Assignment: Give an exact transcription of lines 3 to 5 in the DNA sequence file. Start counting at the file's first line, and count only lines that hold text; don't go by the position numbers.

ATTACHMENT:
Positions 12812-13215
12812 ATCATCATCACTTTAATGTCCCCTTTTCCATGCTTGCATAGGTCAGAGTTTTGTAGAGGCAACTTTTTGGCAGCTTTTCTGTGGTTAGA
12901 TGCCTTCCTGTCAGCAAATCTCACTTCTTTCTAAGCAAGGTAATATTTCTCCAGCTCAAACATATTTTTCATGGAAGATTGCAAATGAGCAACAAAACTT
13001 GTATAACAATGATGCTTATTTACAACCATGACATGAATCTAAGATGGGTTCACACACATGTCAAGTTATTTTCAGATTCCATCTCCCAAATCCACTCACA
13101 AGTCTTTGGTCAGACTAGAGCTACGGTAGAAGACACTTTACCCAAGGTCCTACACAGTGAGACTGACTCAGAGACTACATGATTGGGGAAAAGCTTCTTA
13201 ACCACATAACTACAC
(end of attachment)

12901 TGCCTTCCTGTCAGCAAATCTCACTTCTTTCTAAGCAAGGTAATATTTCTCCAGCTCAAACATATTTTTCATGGAAGATTGCAAATGAGCAACAAAACTT
13001 GTATAACAATGATGCTTATTTACAACCATGACATGAATCTAAGATGGGTTCACACACATGTCAAGTTATTTTCAGATTCCATCTCCCAAATCCACTCACA
13101 AGTCTTTGGTCAGACTAGAGCTACGGTAGAAGACACTTTACCCAAGGTCCTACACAGTGAGACTGACTCAGAGACTACATGATTGGGGAAAAGCTTCTTA